Museum afloat

January 2011 News Carol Bareuther -

There's only one place on earth where you can see everything from a 100-million-year-old petri-fied dinosaur egg to an antique Japanese fiddle, circa-1600 Spanish pirate sword, fleet of Texaco model toy planes and much more ... and it's actually on the sea. Long-time Virgin Islands resident, Randy Bullington, has turned his 64-foot Chris-Craft houseboat into a wondrous museum that also doubles as his private home.

Born in Illinois, Bullington grew up in a military family, left home at a young age and traveled the world. This short-circuiting of his childhood has left inside of him a perpetual 'kid' and this youthful exuberance has come out through his avid hobby as a collector. The nautical bent to Bullington's collecting started when he moved to the Caribbean in the late 1970s and landed a job at Caribbean Yacht Charters (CYC). He worked his way from the yard to delivery crew, making 27 voyages of 1000 nautical miles or more. When friends were in the market to sell their houseboat, Bullington signed on as buyer. The boat has proven a perfect platform to store and showcase his collections as well as to create a comfortable self-contained home.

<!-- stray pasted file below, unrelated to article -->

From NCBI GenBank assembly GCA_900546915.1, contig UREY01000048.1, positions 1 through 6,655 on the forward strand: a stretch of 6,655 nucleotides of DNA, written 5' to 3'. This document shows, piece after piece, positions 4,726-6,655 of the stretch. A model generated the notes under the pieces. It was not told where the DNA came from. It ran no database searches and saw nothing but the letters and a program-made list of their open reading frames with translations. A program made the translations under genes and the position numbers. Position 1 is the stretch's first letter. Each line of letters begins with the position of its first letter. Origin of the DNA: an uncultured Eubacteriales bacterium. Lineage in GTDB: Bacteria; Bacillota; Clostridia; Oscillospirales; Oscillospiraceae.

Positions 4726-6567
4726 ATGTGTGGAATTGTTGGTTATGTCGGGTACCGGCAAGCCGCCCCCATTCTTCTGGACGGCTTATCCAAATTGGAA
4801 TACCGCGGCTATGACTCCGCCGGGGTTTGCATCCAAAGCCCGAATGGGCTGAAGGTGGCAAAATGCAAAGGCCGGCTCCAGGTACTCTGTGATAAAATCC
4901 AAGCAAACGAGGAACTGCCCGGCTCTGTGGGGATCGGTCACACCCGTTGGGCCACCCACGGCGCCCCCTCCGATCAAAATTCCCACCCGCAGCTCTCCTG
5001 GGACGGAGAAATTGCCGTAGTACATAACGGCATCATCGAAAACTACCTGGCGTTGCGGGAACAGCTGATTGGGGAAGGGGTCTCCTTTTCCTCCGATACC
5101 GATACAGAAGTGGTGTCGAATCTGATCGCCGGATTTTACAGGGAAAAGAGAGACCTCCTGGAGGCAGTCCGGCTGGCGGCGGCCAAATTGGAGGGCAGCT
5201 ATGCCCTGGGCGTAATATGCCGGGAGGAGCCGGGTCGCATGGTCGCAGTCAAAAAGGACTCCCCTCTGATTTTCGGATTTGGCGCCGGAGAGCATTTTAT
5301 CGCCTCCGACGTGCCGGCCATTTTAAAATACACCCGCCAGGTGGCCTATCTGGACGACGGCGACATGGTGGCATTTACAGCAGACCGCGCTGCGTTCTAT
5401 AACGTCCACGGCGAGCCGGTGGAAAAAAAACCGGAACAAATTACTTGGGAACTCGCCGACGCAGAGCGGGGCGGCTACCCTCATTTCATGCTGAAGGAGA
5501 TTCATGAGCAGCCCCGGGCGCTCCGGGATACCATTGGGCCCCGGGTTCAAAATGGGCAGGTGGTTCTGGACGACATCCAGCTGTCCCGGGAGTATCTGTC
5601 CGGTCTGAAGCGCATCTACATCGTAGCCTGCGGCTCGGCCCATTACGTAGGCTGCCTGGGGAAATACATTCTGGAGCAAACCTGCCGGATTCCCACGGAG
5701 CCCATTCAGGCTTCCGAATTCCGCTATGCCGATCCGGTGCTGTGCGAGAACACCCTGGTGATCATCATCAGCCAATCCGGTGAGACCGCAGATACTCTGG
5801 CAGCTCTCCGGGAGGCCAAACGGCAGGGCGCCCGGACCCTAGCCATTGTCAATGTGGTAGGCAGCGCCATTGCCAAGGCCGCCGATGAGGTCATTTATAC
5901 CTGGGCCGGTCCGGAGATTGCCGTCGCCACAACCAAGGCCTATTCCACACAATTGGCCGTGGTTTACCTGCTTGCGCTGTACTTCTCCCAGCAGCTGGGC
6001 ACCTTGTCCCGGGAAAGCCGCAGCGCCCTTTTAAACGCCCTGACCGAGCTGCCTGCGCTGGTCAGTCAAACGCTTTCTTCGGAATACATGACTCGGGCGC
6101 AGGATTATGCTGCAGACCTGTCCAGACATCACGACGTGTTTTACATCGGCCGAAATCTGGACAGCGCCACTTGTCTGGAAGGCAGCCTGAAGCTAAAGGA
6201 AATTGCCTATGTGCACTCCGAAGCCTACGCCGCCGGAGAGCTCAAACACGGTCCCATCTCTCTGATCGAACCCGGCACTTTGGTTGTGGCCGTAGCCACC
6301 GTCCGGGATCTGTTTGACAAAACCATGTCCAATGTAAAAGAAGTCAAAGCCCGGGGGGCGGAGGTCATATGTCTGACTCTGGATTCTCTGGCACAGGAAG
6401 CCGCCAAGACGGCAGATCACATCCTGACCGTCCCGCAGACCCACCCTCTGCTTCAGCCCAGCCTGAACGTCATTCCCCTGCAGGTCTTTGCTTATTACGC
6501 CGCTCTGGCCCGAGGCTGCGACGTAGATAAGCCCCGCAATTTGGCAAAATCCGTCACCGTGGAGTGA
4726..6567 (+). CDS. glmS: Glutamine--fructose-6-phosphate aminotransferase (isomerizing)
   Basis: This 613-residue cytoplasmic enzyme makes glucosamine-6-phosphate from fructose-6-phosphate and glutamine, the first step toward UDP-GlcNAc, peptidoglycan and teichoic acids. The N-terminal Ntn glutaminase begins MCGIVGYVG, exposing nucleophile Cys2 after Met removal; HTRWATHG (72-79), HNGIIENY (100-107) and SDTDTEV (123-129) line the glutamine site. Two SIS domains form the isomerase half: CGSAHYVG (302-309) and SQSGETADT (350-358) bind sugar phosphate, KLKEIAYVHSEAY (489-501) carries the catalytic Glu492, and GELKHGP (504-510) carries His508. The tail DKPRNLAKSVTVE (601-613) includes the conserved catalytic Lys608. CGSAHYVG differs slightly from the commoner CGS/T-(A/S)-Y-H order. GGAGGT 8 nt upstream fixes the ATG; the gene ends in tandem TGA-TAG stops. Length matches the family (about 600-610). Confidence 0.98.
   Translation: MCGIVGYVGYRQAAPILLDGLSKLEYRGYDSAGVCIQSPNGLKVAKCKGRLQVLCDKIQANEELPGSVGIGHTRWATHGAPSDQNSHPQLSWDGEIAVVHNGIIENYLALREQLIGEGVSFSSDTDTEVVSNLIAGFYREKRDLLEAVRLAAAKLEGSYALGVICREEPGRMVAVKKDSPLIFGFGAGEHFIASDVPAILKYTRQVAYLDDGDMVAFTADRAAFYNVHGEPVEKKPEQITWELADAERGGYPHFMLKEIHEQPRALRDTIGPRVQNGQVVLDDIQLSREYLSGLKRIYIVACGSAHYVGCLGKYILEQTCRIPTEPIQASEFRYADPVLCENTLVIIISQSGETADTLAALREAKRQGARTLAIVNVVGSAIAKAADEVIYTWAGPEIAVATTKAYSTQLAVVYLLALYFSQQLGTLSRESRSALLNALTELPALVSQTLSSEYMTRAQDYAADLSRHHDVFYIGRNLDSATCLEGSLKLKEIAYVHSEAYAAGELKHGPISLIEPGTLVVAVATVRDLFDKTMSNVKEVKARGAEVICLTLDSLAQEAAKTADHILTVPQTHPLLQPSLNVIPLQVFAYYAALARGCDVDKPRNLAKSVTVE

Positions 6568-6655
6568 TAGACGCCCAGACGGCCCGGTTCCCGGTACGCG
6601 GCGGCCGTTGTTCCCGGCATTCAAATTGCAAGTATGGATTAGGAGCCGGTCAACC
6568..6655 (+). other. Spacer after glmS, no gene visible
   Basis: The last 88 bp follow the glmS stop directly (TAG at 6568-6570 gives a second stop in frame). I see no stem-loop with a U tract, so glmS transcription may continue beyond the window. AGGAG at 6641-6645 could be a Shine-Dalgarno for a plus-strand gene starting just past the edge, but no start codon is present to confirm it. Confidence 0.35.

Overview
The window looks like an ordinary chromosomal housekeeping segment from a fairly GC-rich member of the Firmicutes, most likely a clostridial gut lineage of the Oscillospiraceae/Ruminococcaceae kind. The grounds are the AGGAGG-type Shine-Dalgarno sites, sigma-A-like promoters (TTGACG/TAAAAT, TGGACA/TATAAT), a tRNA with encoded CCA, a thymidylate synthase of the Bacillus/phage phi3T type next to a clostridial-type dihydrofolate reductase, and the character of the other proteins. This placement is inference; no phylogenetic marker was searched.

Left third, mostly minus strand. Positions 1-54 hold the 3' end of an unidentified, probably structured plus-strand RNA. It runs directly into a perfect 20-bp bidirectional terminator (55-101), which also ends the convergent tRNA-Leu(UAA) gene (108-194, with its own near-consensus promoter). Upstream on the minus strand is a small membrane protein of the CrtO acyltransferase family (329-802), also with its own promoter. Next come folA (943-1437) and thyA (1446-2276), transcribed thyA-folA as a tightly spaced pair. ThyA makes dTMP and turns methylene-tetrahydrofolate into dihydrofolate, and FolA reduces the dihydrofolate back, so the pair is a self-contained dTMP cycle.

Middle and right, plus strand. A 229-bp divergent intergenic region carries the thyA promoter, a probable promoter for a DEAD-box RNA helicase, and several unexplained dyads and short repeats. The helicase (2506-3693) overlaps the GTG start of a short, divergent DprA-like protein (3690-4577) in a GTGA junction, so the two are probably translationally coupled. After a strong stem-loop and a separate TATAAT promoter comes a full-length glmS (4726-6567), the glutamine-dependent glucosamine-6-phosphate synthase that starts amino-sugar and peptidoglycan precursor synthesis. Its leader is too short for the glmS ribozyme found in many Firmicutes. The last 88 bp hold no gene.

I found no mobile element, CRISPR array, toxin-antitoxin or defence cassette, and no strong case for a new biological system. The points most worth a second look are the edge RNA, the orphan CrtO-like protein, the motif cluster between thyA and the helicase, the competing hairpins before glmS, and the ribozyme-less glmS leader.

"I've always been curious about weird things, everything from collectables to memorabilia," Bullington tells, as we sit together atop the boat where an artificial grass rug, metal folding chairs and a wooden side table decorated like a cat makes a gem of a perch from which to watch sunrises and sunsets.

It is inside Bullington's boat, anchored in a secluded bay, where there's real treasure. Nestled neatly on shelves on either side of a wheel that once drove this moored vessel, there are a bounty of artifacts all arranged by subject and many labeled by name and era. For example, there's the collection of prehistoric pieces that Bullington bought from an archaeologist when he briefly lived in Colorado. These include the dinosaur egg, a petrified turtle shell from the same era, a more recent (75 million year old) T-rex tooth, a duo of Anasazi spirit pipes and an early knife crafted out of a hand's length of Elkhorn with a chiseled stone point tied on to the end.

Fast-forward to the mid-20th century and the pieces on the shelf below are six to eight inch model toy airplane banks made by Texaco. Each model represents a record in the company's aviation history and Bullington can tell you the story behind each one.


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